"The nation's annual food safety report card is out and it shows that 2012 rates of infections from two germs spread commonly through food have increased significantly when compared to a baseline period of 2006-2008, while rates of most others "...
Cipro Patient Information including How Should I Take
In this Article
- What is ciprofloxacin (Cipro)?
- What are the possible side effects of ciprofloxacin (Cipro)?
- What is the most important information I should know about ciprofloxacin (Cipro)?
- What should I discuss with my healthcare provider before taking ciprofloxacin (Cipro)?
- How should I take ciprofloxacin (Cipro)?
- What happens if I miss a dose (Cipro)?
- What happens if I overdose (Cipro)?
- What should I avoid while taking ciprofloxacin (Cipro)?
- What other drugs will affect ciprofloxacin (Cipro)?
- Where can I get more information?
What should I discuss with my healthcare provider before taking ciprofloxacin (Cipro)?
You should not use ciprofloxacin if:
- you are also taking tizanidine (Zanaflex);
- you have a history of myasthenia gravis; or
- you are allergic to ciprofloxacin or similar medications such as gemifloxacin (Factive), levofloxacin (Levaquin), moxifloxacin (Avelox), ofloxacin (Floxin), norfloxacin (Noroxin), and others.
To make sure you can safely take ciprofloxacin, tell your doctor if you have any of these other conditions:
- heart rhythm disorder, especially if you take quinidine (Quin-G), disopyramide (Norpace), bretylium (Bretylol), procainamide (Pronestyl, Procan SR), amiodarone (Cordarone, Pacerone), or sotalol (Betapace);
- a history of head injury or brain tumor;
- a condition called pseudotumor cerebri (high pressure inside the skull that may cause headaches, vision loss, or other symptoms);
- a history of allergic reaction to an antibiotic;
- joint problems;
- kidney or liver disease;
- epilepsy or seizures;
- muscle weakness or trouble breathing;
- low levels of potassium in your blood (hypokalemia); or
- a personal or family history of Long QT syndrome.
FDA pregnancy category C. It is not known whether ciprofloxacin will harm an unborn baby. Tell your doctor if you are pregnant or plan to become pregnant while using this medication.
Ciprofloxacin passes into breast milk and may harm a nursing baby. Do not use this medication without telling your doctor if you are breast-feeding a baby.
Ciprofloxacin may cause swelling or tearing of a tendon (the fiber that connects bones to muscles in the body), especially in the Achilles' tendon of the heel. These effects may be more likely to occur if you are over 60, if you take steroid medication, or if you have had a kidney, heart, or lung transplant. Stop taking ciprofloxacin and call your doctor at once if you have sudden pain, swelling, tenderness, stiffness, or movement problems in any of your joints. Rest the joint until you receive medical care or instructions.
Do not share this medication with another person (especially a child), even if they have the same symptoms you have.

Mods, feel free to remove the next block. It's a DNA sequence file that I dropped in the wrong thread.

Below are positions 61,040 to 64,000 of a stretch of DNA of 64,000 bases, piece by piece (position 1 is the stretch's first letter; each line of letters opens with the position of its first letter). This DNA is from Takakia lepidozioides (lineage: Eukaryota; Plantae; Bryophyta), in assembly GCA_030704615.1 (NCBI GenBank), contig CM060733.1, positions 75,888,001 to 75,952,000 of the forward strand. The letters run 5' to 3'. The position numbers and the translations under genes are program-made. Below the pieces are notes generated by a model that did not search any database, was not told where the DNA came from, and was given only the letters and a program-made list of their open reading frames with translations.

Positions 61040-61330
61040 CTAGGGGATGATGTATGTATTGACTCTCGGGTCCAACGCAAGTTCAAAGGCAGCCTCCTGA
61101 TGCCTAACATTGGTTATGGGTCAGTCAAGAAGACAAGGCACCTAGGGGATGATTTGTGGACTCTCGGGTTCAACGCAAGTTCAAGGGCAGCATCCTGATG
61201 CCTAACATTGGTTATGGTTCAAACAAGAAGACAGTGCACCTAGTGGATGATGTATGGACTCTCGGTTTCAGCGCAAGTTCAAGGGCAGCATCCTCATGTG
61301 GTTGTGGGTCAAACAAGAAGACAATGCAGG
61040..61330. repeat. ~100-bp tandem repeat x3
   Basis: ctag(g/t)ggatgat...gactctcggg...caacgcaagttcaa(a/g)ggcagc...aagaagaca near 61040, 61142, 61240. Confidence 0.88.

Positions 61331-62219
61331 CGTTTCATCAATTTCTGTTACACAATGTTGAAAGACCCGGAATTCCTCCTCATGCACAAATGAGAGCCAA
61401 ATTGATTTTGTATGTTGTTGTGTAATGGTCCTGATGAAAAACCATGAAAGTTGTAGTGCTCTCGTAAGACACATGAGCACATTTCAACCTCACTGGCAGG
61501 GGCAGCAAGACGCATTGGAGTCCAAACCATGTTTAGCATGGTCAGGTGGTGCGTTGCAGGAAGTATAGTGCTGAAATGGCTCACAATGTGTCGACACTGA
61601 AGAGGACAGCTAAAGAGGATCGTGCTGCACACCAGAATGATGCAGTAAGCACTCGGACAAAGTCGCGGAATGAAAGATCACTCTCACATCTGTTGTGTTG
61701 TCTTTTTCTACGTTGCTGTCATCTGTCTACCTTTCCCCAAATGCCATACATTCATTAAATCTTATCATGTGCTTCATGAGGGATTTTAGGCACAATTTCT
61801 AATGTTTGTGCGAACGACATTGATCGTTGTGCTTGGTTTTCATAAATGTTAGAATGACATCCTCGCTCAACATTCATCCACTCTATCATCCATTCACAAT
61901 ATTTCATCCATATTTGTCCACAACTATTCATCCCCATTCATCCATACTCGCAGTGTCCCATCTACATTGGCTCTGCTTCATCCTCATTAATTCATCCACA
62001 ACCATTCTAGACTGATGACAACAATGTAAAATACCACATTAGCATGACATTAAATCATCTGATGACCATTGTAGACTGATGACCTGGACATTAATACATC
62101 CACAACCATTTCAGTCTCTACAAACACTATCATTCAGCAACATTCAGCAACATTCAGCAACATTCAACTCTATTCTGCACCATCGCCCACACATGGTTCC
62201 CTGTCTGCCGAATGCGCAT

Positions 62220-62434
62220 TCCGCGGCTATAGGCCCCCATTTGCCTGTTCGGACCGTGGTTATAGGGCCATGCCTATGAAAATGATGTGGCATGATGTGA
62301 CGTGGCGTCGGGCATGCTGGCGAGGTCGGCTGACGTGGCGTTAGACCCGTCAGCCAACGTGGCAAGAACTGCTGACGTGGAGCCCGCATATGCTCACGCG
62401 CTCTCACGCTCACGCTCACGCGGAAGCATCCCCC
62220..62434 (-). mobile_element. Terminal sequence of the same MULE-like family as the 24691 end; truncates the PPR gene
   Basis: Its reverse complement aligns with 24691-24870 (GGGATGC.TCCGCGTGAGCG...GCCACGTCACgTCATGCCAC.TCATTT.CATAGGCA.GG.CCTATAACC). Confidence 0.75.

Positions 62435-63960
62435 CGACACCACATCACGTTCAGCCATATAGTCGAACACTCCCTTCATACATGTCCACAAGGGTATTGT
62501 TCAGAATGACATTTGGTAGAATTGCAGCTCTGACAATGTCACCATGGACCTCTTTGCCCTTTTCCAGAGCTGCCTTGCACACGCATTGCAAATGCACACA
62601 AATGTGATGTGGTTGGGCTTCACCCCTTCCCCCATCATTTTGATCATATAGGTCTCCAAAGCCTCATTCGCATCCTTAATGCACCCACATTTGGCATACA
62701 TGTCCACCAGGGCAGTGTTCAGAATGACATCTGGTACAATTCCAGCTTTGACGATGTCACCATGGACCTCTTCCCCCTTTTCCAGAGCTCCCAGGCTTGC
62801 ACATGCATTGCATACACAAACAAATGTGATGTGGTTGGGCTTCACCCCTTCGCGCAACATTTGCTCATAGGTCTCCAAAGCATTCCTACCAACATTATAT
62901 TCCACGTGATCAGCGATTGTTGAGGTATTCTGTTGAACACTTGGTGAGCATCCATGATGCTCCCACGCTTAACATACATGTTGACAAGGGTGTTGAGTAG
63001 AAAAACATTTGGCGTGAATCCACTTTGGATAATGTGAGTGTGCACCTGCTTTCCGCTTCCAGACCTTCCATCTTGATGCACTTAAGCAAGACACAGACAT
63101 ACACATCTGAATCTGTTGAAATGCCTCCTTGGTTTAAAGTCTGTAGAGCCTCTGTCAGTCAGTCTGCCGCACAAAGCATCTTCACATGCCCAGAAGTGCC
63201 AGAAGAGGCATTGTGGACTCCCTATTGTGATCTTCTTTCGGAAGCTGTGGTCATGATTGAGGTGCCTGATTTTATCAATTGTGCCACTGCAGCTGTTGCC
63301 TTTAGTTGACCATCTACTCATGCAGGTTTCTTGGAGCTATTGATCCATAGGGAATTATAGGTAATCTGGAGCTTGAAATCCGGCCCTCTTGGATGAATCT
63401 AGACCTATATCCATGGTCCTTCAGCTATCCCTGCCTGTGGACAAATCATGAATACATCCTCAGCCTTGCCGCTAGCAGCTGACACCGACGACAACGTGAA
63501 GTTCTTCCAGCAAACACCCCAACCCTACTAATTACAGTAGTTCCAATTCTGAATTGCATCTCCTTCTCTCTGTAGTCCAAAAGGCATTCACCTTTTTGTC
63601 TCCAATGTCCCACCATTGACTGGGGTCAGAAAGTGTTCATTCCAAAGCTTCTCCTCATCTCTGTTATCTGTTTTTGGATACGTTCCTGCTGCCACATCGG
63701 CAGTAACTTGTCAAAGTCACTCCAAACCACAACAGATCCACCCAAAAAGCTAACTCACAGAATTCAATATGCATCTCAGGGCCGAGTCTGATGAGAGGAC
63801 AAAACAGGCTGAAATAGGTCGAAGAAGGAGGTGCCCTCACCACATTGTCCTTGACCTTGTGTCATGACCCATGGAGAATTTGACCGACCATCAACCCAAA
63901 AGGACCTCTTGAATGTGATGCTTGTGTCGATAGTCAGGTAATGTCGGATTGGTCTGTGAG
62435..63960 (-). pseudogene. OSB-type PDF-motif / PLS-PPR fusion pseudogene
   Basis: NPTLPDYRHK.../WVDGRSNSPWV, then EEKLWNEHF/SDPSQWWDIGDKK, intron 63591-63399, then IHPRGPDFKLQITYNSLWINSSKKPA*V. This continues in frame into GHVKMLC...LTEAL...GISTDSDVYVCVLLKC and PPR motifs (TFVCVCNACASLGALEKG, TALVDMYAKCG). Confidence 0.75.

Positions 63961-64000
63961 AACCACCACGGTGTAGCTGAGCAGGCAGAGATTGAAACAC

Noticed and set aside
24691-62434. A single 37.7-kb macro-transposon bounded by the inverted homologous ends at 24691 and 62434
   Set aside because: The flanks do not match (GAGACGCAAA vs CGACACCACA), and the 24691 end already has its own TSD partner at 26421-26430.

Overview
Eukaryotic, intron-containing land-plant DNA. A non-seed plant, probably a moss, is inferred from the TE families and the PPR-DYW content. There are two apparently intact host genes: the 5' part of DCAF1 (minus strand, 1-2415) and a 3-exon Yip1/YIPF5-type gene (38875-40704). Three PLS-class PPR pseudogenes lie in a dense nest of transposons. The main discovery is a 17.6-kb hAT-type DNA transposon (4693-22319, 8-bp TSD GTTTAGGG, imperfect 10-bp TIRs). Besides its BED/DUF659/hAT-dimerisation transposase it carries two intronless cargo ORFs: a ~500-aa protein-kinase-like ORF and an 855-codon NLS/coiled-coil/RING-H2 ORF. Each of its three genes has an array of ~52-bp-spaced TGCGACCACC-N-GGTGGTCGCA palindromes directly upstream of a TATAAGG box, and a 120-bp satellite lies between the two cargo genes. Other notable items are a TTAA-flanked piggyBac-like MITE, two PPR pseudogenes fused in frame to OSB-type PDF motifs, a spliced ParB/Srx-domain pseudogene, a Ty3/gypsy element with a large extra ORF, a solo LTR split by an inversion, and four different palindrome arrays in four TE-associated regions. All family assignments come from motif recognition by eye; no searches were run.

How should I take ciprofloxacin (Cipro)?
Take exactly as prescribed by your doctor. Do not take in larger or smaller amounts or for longer than recommended. Follow the directions on your prescription label.
Take ciprofloxacin with a full glass of water (8 ounces). Drink several extra glasses of fluid each day while you are taking ciprofloxacin. Ciprofloxacin may be taken with or without food, but take it at the same time each day.
Shake the oral suspension (liquid) for at least 15 seconds just before you measure a dose. To be sure you get the correct dose, measure the liquid with a marked measuring spoon or medicine cup, not with a regular table spoon. If you do not have a dose-measuring device, ask your pharmacist for one.
When taking the oral liquid, swallow it without chewing the medicine beads you may notice in the liquid.
Do not crush, chew, or break an extended-release tablet. Swallow it whole. Breaking the pill may cause too much of the drug to be released at one time.
Do not take ciprofloxacin with dairy products such as milk or yogurt, or with calcium-fortified juice. You may eat or drink these products as part of a regular meal, but do not use them alone when taking ciprofloxacin. They could make the medication less effective.
Take this medication for the full prescribed length of time. Your symptoms may improve before the infection is completely cleared. Skipping doses may also increase your risk of further infection that is resistant to antibiotics. Ciprofloxacin will not treat a viral infection such as the common cold or flu.
Store at room temperature away from moisture and heat. Do not allow the liquid medicine to freeze.
Additional Cipro Information
Cipro - User Reviews
Cipro User Reviews
Now you can gain knowledge and insight about a drug treatment with Patient Discussions.
Report Problems to the Food and Drug Administration
You are encouraged to report negative side effects of prescription drugs to the FDA. Visit the FDA MedWatch website or call 1-800-FDA-1088.
Find out what women really need.